[whatwg] Dealing with UI redress vulnerabilities inherent to the current web

Smylers Smylers at stripey.com
Tue Sep 30 09:38:57 PDT 2008

Elliotte Harold writes:

> Smylers wrote:
> > > That's a sometimes convenient feature for site developers,  but
> > > there's nothing you can do with content loaded from two sites you
> > > can't do with content loaded from one.
> > 
> > Here's some I can think of:
> > 
> > * Many sites are funded by displaying adverts from a third-party
> >   service which picks appropriate ads for the current user-page
> >   combination.
> Serve ads from the host site.

That's fine if the host site can do it.  But often the point of
subcontracting something to a third party is through lack of ability to
do it oneself.

A website on a particular topic may be financially viable by running
third-party-provided ads; that requires merely a standard template in
each page, a one-off cost which can be forgotten about.  Whereas running
ads themselves would take ongoing effort by the site (uploading them,
making the pages link to them).

That may reduce the time those running the site have available to work
on the site's content.  Or they may have to pay somebody else to set up
the ads.  Either of which could make the site no longer financially

> >  Further, I don't see how users can be tracked across multiple sites.
> >  This is useful to serve users a variety of different ads, rather than
> >  the same one lots of times, even as they read multiple sites which all
> >  use the same third party ad service.
> That's a feature, not a bug. Or another way: users shouldn't be able
> to be tracked across sites. That they are is a bug, not a feature.

If I'm going to see ads, I'd rather get different ads than repeatedly
encounter the same ones.

> > * Third party traffic analysis services, ranging from simple image
> >   hit-counters to something like Google Analytics, require being
> >   part of a page's loading.
> Not all such services do require this though.

That's true.

> I don't have time to respond in detail to each of the valid points
> your raise.  I may later.

No, I understand your general point, and I'm sure for each of them I
could come up with an alternative technical implementation.

It's just that I think such alternatives require sites to make other
changes -- changes to their business models, such as switching to a more
advanced hosting package, or having to perform in-house tasks which were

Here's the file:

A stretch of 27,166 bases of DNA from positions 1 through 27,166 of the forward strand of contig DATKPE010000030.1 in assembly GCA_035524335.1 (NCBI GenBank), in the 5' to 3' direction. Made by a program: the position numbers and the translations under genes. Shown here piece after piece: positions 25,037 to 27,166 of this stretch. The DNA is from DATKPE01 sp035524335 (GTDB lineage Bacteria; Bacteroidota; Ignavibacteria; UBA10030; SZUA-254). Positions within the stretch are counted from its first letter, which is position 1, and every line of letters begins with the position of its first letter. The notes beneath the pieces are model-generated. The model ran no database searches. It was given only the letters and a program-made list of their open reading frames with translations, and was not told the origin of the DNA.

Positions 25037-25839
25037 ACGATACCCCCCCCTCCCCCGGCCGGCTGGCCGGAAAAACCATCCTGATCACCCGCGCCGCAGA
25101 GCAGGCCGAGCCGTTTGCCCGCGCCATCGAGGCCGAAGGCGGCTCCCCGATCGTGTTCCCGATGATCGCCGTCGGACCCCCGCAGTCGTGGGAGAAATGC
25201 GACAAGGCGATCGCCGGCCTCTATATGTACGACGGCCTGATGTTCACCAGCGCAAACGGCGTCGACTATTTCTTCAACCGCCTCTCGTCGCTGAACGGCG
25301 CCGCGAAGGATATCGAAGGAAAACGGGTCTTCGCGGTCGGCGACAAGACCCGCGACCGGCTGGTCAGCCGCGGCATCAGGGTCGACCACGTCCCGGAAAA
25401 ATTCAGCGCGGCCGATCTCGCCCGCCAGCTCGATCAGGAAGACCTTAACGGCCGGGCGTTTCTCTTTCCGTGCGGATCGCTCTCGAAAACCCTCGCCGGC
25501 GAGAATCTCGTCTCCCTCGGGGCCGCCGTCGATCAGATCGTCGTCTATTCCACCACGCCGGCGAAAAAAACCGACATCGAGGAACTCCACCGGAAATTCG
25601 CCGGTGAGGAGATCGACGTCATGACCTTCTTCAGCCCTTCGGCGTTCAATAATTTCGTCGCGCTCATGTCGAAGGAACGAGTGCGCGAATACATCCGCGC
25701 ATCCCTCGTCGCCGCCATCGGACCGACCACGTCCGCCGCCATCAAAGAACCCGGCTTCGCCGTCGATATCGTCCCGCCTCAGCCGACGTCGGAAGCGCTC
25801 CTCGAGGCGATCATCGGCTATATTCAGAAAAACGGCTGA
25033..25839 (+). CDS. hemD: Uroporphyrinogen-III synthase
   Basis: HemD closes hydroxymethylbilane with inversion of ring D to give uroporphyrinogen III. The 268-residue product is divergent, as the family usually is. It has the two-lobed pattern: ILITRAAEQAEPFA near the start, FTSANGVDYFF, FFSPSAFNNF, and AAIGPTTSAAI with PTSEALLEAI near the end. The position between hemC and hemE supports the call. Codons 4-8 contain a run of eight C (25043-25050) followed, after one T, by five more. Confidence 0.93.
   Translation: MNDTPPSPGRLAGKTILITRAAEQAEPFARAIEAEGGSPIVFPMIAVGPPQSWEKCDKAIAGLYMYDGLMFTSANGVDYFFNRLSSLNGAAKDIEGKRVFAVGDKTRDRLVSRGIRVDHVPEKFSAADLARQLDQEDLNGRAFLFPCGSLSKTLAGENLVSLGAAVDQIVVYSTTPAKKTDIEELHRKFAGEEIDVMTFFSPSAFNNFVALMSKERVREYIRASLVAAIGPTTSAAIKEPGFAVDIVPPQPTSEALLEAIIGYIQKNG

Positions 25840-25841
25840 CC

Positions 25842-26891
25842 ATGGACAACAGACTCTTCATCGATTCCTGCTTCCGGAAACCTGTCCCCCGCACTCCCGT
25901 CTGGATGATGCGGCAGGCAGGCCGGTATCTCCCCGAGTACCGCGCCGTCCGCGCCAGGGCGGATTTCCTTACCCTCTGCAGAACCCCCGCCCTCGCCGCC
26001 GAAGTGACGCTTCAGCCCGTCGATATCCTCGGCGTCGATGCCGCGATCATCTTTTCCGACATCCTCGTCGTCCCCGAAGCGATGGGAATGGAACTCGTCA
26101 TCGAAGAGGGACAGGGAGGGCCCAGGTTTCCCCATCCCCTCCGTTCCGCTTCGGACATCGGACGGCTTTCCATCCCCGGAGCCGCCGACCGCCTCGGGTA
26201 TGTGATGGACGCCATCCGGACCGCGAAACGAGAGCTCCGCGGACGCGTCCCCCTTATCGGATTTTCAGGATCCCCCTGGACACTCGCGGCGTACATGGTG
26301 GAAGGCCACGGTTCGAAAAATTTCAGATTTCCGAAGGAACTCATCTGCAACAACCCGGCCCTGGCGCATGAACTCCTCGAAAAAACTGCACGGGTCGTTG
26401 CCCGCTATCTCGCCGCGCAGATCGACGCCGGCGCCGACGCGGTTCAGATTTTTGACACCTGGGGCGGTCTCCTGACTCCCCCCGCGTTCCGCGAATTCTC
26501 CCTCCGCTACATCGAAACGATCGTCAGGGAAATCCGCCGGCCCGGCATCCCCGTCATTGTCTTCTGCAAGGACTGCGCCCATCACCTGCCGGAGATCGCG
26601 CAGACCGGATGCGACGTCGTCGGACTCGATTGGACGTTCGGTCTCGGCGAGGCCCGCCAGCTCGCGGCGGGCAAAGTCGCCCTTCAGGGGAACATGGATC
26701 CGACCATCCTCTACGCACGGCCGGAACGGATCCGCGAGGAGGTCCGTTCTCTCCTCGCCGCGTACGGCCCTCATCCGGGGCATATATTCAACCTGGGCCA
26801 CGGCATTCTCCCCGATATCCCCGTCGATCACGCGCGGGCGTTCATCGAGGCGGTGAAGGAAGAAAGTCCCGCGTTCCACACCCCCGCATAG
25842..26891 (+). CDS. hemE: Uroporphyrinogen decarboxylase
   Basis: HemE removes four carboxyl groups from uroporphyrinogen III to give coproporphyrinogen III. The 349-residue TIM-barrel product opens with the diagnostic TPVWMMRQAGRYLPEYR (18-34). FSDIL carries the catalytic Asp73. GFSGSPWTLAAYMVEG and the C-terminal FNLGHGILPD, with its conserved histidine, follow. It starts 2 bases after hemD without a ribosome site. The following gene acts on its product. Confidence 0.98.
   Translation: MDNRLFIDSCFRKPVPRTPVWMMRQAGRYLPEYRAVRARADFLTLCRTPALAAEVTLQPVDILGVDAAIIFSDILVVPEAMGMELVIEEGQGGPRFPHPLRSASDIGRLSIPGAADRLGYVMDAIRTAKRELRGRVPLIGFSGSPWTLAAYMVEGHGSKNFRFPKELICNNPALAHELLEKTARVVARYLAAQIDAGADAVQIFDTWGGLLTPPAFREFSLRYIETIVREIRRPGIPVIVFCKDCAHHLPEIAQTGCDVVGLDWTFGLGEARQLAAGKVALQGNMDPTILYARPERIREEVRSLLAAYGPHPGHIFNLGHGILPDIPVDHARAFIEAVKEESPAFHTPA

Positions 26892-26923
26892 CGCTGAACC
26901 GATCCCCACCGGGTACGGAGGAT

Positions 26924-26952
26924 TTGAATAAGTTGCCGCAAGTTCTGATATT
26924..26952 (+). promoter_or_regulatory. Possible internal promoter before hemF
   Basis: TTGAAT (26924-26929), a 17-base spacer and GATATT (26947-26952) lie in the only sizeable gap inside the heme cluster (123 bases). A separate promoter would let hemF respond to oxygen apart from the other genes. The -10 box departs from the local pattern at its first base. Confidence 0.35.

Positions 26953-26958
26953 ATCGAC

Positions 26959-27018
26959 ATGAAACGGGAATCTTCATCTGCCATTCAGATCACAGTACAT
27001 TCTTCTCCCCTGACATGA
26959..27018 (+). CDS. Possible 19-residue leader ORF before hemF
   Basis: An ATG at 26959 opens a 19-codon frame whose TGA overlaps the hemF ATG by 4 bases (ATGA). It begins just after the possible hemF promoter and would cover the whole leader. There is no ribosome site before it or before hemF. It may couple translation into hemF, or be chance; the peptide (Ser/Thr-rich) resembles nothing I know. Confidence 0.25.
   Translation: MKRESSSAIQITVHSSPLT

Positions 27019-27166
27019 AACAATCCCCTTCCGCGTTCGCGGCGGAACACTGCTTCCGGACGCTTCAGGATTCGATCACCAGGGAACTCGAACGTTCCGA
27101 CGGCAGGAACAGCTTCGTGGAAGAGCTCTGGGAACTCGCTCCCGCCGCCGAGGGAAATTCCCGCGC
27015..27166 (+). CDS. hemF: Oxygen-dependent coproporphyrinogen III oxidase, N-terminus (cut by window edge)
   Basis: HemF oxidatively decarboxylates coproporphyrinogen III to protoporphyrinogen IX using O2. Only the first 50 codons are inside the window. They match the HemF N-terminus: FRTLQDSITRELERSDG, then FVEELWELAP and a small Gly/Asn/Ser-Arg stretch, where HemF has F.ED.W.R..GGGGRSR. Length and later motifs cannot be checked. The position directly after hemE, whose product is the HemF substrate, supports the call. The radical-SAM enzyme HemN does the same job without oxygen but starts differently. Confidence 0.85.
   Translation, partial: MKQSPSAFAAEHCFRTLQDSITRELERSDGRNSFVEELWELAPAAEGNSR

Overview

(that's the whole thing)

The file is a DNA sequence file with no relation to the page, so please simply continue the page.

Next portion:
previously outsourced.  And of course they break the business models of
some of the outsources, whose products could no longer be used.

> If we break these things such that third party content is no longer
> the simplest solution that could possibly work, then developers and
> sites will move on to the next simplest solution.

Or they won't bother, and sites that currently exist will give up.

> Addressing the root cause will cause pain because a lot of systems you
> mention will have to be rewritten to work in the new world.

Indeed; that's my major concern here.

HTML in general is a sub-optimal.  XHTML 2 tried the approach of
accepting transition pain in order to move to a saner place, but that
doesn't seem to have gained traction.

I'm simply not persuaded that those who would have to pay the cost of
that pain will accept it.

The first time a browser is released that implements this idea, many
existing sites will fail.  Users will blame the browser (we know that
because Mozilla-based browsers got blamed for things it did correctly
but differently from IE, such as alt text not being in a tooltip).

At that point, all other browsers (and older releases of that browser)
will still work.  Why would users bother switching?

And if users don't switch, why would sites bother updating themselves?

Nor do I see that it is within the remit of HTML 5 to outlaw certain
business models that were permitted under HTML 4.  We're saying that
such sites aren't welcome on the web?  What if such sites are served
with valid HTML 4; should they still have HTML 5's new rules applied to

> So be it.

For any suggestion on this mailing list it's proponents could dismiss
its costs with "so be it".  That doesn't in any way justify why those
costs are worthwhile.  You appear to be arguing here that the costs are
worth it no matter how high they are.


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